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Nov
21
comment What algorithm is used by computers to calculate logarithms?
@Aryabhata: Thank you for the updated links. I'm looking forward to reading the material.
Nov
17
comment What algorithm is used by computers to calculate logarithms?
@Aryabhata: If I google "What algorithm is used by computers to calculate logarithms", then the first answer shown is this StackExchange webpage, and the first answer is yours with the broken links. That is not very useful.
Nov
15
comment What algorithm is used by computers to calculate logarithms?
@Aryabhata: The links in your post are no longer active. Regarding your statement "this pdf you can find by a google search of the title," what title are you referring to? I would like to search for whatever that is.
Oct
17
accepted Probability of server cluster failure
Oct
14
awarded  Supporter
Oct
14
comment Probability of server cluster failure
Thank you. Now that I look further, I find it kind of extraordinary that $Pr$(0 servers fail) = $0.00592$. That seems really low when each of the servers seems pretty stable with each having probability $0.95$ of failing. But the math proves it, I guess.
Oct
14
comment Probability of server cluster failure
Thanks. So when I was earlier computing that $Pr$(2 server fails) = $0.95^{98}×0.05^2$, does that imply that I was computing the probability that the first 98 servers were good and the last 2 servers failed?
Oct
14
asked Probability of server cluster failure
Aug
21
awarded  Nice Question
Jul
2
awarded  Curious
Nov
16
asked How do I state a reduction in cost?
Sep
18
awarded  Commentator
Sep
18
comment Convex hull questions
Thanks. Can you point me to any resources on how to create a line or hyperplane through the "B" point that does not pass through any "A" point?
Sep
17
revised Convex hull questions
added 1162 characters in body
Sep
17
asked Convex hull questions
Sep
15
awarded  Notable Question
Sep
2
comment Why would I use Bayes' Theorem if I can directly compute the posterior probability?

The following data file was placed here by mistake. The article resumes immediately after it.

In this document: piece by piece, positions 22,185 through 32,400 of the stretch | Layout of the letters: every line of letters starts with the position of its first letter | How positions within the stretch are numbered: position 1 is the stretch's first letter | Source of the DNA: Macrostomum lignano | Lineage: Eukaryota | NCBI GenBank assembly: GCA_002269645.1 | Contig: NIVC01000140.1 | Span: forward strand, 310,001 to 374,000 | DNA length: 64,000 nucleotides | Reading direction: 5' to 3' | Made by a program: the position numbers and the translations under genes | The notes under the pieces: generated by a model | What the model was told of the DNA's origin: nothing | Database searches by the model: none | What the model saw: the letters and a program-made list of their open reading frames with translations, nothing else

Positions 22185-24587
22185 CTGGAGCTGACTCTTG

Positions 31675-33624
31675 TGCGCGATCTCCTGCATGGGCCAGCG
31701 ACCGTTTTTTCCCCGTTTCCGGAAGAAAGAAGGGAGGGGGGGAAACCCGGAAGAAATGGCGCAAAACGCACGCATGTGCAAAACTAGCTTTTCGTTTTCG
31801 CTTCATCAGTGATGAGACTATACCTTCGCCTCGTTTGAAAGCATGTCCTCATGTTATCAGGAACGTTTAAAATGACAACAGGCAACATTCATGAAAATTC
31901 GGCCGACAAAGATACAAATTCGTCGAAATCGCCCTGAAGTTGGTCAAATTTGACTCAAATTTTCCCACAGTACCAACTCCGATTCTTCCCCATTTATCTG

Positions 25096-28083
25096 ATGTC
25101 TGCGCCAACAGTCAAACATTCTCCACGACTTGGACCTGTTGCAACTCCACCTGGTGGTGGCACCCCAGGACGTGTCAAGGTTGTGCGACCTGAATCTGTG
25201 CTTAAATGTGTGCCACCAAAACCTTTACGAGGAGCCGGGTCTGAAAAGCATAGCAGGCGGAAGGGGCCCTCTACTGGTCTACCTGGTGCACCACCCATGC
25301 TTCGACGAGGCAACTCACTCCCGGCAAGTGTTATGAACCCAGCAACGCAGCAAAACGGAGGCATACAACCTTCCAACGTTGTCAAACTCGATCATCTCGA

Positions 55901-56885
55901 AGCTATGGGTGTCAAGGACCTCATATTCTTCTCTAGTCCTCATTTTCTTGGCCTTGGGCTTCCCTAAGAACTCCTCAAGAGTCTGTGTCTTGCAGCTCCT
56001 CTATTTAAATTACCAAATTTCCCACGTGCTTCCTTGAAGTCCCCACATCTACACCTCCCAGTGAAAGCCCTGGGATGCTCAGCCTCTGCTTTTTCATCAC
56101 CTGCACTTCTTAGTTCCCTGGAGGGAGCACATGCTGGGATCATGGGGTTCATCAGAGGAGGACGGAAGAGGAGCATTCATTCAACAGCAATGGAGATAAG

Regarding (3) and my example with 10 years of data, would it be ok to compute a prior probability for $P(team\ wins)$ directly from the winning percentage over 9 seasons, and then use the data from the 10th season to compute the likelihood $P(team\ scores\ 100 | team\ wins)$ and evidence $P(team\ scores\ 100)$, with the resulting posterior probability distribution being used to predict games in the future (after the 10th season is over)? Why not just use all 10 seasons to compute the prior, likelihood, and evidence?
Sep
2
accepted Why would I use Bayes' Theorem if I can directly compute the posterior probability?
Sep
1
comment Why would I use Bayes' Theorem if I can directly compute the posterior probability?
Thanks for the detailed answer. Follow-up questions: (1) If I compute $P(team\ wins | team\ scores\ 100)$ directly as I suggested, would it be correctly called a 'conditional probability' rather than a 'posterior probability'? (2) Is the prior probability the ONLY difference between a frequentist's conditional probability and a Bayesian's posterior probability? That is, the Bayesian pulls the prior out of somewhere, but not from the sample? (3) Where would I get the prior if not from the sample? Would I compute it from 10 seasons of NBA games rather than a sample of one season?
Aug
26
comment Why would I use Bayes' Theorem if I can directly compute the posterior probability?
Can you explain the difference between probability and density? By "density", do you mean "distribution", like a Gaussian distribution? By the way, I'm a software programmer, not a mathematician. Also, how can you safely say that "You don't know $f(\theta|x)$ generally, but you know $f(x|\theta)$ ..."? In my example with the logs of all NBA games, I would be able to compute $f(\theta|x)$, right?